Hints will display for most wrong answers; explanations for most right answers. You can attempt a question multiple times; it will only be scored correct if you get it right the first time.

I used the official objectives and sample test to construct these questions, but cannot promise that they accurately reflect what’s on the real test. Some of the sample questions were more convoluted than I could bear to write. See terms of use. See the MTEL Practice Test main page to view questions on a particular topic or to download paper practice tests.

## MTEL General Curriculum Mathematics Practice

Question 1 |

#### M is a multiple of 26. Which of the following cannot be true?

## M is odd.Hint: All multiples of 26 are also multiples of 2, so they must be even. | |

## M is a multiple of 3.Hint: 3 x 26 is a multiple of both 3 and 26. | |

## M is 26.Hint: 1 x 26 is a multiple of 26. | |

## M is 0.Hint: 0 x 26 is a multiple of 26. |

Question 2 |

#### The histogram below shows the frequency of a class's scores on a 4 question quiz.

#### What was the mean score on the quiz?

\( \large 2.75\) Hint: There were 20 students who took the quiz. Total points earned: \(2 \times 1+6 \times 2+ 7\times 3+5 \times 4=55\), and 55/20 = 2.75. | |

\( \large 2\) Hint: How many students are there total? Did you count them all? | |

\( \large 3\) Hint: How many students are there total? Did you count them all? Be sure you're finding the mean, not the median or the mode. | |

\( \large 2.5\) Hint: How many students are there total? Did you count them all? Don't just take the mean of 1, 2, 3, 4 -- you have to weight them properly. |

Question 3 |

#### Below is a portion of a number line.

#### Point A is one-quarter of the distance from 0.26 to 0.28. What number is represented by point A?

\( \large0.26\) Hint: Please reread the question. | |

\( \large0.2625\) Hint: This is one-quarter of the distance between 0.26 and 0.27, which is not what the question asked. | |

\( \large0.265\) | |

\( \large0.27\) Hint: Please read the question more carefully. This answer would be correct if Point A were halfway between the tick marks, but it's not. |

Question 4 |

#### Use the graph below to answer the question that follows:

#### The graph above represents the equation \( \large 3x+Ay=B\), where A and B are integers. What are the values of A and B?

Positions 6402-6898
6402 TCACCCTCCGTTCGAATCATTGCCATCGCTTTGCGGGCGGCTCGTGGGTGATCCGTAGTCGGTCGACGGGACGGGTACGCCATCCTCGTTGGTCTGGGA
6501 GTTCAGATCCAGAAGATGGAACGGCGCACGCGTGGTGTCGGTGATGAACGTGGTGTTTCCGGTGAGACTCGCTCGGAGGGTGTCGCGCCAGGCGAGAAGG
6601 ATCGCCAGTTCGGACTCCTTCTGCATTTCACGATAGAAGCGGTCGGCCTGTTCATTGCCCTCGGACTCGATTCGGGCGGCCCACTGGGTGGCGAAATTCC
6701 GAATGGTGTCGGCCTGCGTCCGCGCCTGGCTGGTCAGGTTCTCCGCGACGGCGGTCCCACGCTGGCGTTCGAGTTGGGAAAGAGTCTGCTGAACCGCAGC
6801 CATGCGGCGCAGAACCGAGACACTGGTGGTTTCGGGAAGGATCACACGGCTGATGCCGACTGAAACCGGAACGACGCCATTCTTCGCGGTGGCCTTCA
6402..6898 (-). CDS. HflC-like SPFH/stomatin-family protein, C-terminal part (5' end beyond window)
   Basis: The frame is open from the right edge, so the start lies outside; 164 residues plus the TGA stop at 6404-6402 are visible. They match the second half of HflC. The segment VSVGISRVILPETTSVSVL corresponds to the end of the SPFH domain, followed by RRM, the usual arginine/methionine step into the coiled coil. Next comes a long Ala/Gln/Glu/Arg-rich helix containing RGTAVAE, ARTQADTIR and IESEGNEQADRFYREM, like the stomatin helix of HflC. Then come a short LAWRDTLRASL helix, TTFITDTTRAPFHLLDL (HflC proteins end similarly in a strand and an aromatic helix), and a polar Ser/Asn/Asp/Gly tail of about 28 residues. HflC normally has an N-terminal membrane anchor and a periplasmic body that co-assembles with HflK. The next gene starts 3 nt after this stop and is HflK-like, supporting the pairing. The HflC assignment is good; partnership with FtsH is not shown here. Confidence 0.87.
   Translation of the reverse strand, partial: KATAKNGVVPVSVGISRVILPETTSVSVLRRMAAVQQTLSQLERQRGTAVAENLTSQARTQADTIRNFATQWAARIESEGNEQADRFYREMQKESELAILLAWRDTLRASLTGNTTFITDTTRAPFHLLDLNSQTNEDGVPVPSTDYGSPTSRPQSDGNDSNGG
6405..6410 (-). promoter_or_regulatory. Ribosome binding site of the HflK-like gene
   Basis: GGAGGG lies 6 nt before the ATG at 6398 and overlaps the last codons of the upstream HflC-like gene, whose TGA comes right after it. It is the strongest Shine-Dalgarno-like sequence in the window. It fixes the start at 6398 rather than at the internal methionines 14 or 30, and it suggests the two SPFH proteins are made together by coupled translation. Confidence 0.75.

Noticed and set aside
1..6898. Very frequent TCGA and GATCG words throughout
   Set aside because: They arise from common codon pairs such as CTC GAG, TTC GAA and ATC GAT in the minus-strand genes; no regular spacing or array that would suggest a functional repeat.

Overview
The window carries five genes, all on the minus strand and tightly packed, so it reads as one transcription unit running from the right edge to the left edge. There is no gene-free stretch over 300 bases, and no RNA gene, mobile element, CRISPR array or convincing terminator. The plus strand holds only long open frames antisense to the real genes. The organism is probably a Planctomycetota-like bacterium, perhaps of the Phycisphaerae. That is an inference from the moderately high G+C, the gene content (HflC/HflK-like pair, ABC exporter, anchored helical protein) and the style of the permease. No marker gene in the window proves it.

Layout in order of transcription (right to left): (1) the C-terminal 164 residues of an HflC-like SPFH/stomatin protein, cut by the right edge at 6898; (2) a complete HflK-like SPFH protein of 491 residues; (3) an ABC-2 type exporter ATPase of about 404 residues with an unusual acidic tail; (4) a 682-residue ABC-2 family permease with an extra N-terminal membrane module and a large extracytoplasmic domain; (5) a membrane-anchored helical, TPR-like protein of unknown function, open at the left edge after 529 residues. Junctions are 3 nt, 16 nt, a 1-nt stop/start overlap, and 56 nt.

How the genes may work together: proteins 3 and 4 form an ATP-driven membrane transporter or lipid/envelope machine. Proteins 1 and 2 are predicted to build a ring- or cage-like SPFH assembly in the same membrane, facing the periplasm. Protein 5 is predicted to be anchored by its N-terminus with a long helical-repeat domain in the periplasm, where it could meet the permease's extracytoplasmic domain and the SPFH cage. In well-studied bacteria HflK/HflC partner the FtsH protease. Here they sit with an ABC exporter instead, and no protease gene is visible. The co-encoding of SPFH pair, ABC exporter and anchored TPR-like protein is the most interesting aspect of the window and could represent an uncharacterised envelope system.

\( \large A = -2, B= 6\) Hint: Plug in (2,0) to get B=6, then plug in (0,-3) to get A=-2. | |

\( \large A = 2, B = 6\) Hint: Try plugging (0,-3) into this equation. | |

\( \large A = -1.5, B=-3\) Hint: The problem said that A and B were integers and -1.5 is not an integer. Don't try to use slope-intercept form. | |

\( \large A = 2, B = -3\) Hint: Try plugging (2,0) into this equation. |

Question 5 |

#### A biology class requires a lab fee, which is a whole number of dollars, and the same amount for all students. On Monday the instructor collected $70 in fees, on Tuesday she collected $126, and on Wednesday she collected $266. What is the largest possible amount the fee could be?

## $2Hint: A possible fee, but not the largest possible fee. Check the other choices to see which are factors of all three numbers. | |

## $7Hint: A possible fee, but not the largest possible fee. Check the other choices to see which are factors of all three numbers. | |

## $14Hint: This is the greatest common factor of 70, 126, and 266. | |

## $70Hint: Not a factor of 126 or 266, so couldn't be correct. |

Question 6 |

#### Kendra is trying to decide which fraction is greater, \( \dfrac{4}{7}\) or \( \dfrac{5}{8}\). Which of the following answers shows the best reasoning?

## \( \dfrac{4}{7}\) is \( \dfrac{3}{7}\)away from 1, and \( \dfrac{5}{8}\) is \( \dfrac{3}{8}\)away from 1. Since eighth‘s are smaller than seventh‘s, \( \dfrac{5}{8}\) is closer to 1, and is the greater of the two fractions. | |

## \( 7-4=3\) and \( 8-5=3\), so the fractions are equal.Hint: Not how to compare fractions. By this logic, 1/2 and 3/4 are equal, but 1/2 and 2/4 are not. | |

## \( 4\times 8=32\) and \( 7\times 5=35\). Since \( 32<35\) , \( \dfrac{5}{8}<\dfrac{4}{7}\)Hint: Starts out as something that works, but the conclusion is wrong. 4/7 = 32/56 and 5/8 = 35/56. The cross multiplication gives the numerators, and 35/56 is bigger. | |

## \( 4<5\) and \( 7<8\), so \( \dfrac{4}{7}<\dfrac{5}{8}\)Hint: Conclusion is correct, logic is wrong. With this reasoning, 1/2 would be less than 2/100,000. |

Question 7 |

#### Exactly one of the numbers below is a prime number. Which one is it?